Despite the ideas of hopeful cohesion it might conjure, community organizing is also rife with tension—and this isn’t necessarily a negative thing. So much of community organizing relies on building, maintaining, and shifting relationships; the challenge is to do this in a way that allows dissent to be generative. When we ran our New Modes of Community Organizing workshops with various partners and collaborators, we noticed how this tension between change and stagnation was both highlighted and distanced throughout.  

Although it was often framed as a problem to overcome, we asked our participants to instead counter-frame tension as the something that could be generative. What happens, for example, when we start to map out community relationships based on shared practices? What about when we rearrange these relationships based on some notion of professional proximity, ‘nearness’ or ‘farness’? The complexity of these relationships often reveals gaps in need and spaces for development. For example, through a relationship mapping activity Echo identified a gap in common practices for interfacing with their users and thought about how to implement new practices so user organizing could become self-sustaining. In other words, they thought about how sharing common Echo staff practices might lead to the formation of mini peer-to-peer groups who would regenerate these very practices.  

Figure 1: Relationship Mapping

At the same time, these tensions were understood to play out at a distance, i.e., at a different time, with a relationship that was not in the room at the time, and/or with a different organisation. When we asked participants to map out their feelings while working on a particular project or within the organization, we began to get a hint of how participants brought tensions with them throughout their careers. In many cases, this spoke to the generativity of what is carried forward, even if not explicitly. For example, at a different workshop with the team at Outlandish one member discussed how internal relationship tensions created emotional highs and lows, but also how both unpredictable elements (Covid-19, shifting finances) and changing practices (of care, of negotiation) interacted to change relationship dynamics in the community.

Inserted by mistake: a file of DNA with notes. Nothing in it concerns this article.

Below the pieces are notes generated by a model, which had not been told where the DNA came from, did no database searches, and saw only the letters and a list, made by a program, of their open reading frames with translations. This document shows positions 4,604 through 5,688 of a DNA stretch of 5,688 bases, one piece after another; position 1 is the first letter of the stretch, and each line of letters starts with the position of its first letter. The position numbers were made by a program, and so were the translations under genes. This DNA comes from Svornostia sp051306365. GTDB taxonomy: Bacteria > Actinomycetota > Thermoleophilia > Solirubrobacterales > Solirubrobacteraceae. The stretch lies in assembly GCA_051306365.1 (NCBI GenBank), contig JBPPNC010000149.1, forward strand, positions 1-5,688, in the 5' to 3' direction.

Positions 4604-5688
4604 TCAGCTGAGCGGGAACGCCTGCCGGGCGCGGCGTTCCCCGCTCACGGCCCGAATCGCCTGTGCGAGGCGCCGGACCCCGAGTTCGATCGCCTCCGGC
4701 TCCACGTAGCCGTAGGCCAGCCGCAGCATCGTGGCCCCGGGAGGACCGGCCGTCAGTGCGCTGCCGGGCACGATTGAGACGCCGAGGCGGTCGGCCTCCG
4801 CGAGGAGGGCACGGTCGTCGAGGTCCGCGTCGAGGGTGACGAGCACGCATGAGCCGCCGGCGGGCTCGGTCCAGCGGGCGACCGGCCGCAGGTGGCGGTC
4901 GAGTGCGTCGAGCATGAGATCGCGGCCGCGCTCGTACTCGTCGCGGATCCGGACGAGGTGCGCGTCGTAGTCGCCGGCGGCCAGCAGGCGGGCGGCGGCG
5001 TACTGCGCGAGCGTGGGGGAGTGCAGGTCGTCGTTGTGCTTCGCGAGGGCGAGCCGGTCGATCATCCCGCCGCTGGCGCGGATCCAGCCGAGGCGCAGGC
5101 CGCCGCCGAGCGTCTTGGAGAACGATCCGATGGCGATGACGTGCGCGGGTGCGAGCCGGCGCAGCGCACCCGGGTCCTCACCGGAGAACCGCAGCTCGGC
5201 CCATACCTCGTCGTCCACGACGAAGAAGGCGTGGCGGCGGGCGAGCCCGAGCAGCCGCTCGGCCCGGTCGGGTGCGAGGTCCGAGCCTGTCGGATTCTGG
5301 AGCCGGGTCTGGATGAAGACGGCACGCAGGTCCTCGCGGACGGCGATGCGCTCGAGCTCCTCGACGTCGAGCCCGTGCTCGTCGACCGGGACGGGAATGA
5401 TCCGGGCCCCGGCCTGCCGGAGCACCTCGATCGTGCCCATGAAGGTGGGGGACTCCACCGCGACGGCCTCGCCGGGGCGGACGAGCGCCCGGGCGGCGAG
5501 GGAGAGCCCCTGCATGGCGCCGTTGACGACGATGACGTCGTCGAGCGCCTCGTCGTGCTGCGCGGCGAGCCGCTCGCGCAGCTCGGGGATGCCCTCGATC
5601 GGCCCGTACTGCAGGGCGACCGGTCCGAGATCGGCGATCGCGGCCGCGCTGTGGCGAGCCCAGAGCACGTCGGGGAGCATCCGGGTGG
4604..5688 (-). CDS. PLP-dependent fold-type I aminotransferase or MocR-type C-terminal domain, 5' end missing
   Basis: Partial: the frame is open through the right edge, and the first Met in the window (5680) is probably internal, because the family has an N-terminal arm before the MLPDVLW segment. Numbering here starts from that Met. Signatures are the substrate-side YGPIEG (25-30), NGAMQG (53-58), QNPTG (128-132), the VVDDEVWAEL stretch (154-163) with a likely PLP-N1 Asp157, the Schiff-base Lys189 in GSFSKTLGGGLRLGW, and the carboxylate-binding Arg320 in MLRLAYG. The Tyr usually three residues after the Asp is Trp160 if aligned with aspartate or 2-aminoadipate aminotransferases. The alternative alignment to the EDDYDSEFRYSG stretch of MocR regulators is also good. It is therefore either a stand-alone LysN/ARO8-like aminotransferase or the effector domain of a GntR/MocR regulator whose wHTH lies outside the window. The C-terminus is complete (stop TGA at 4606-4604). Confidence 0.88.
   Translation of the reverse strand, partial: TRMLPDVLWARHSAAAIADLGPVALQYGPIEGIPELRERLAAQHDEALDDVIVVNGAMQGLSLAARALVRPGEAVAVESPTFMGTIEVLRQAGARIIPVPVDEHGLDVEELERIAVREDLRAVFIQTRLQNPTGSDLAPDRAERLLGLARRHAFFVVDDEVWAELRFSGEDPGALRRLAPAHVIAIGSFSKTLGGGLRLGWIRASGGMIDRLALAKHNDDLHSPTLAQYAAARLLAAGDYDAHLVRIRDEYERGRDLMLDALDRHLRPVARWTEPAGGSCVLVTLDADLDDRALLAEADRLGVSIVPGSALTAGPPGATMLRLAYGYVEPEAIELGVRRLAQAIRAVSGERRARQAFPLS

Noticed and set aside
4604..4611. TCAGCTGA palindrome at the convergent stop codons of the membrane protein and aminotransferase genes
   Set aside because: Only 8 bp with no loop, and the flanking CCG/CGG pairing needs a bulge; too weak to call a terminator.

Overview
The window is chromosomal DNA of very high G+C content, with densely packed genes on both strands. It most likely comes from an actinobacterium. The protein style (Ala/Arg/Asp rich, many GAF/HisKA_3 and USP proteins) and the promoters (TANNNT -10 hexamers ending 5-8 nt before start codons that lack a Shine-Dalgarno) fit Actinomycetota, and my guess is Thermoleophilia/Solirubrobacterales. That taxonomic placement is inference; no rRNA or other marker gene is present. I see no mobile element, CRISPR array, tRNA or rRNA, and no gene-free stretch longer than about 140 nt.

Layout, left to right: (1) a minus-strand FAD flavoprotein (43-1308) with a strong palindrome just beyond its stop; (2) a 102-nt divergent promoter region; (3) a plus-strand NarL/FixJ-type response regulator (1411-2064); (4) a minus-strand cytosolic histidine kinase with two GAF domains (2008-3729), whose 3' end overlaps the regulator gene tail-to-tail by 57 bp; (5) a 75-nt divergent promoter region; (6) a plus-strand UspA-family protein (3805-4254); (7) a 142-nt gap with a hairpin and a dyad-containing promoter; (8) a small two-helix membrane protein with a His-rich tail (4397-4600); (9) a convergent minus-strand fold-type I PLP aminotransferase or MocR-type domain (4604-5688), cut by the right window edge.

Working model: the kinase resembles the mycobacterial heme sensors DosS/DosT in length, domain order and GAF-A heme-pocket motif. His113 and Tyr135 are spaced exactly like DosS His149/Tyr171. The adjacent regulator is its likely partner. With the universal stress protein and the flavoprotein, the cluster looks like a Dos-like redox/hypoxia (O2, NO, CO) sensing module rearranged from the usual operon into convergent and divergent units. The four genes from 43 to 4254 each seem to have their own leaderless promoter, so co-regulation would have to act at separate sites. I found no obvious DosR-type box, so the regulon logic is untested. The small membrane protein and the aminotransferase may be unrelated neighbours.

Figure 2: Echo Workshop

This initial glimpse into the challenges that community co-design faces has become the basis for a new project called “Uncommon Knowledge” to elaborate on Modes of Community Organising activities we’ve developed during this work and informs the final event that we will host as part of the Counter-Framing Design project.  This in-person interactive installation will focus on countering as a practice in design movements and is set to run on Friday, February 3rd at 14:00 at the Chisenhale Dance Space in London. Spaces are limited, but if you’d like to come get in touch or register at the Eventbrite link to explore the work so far.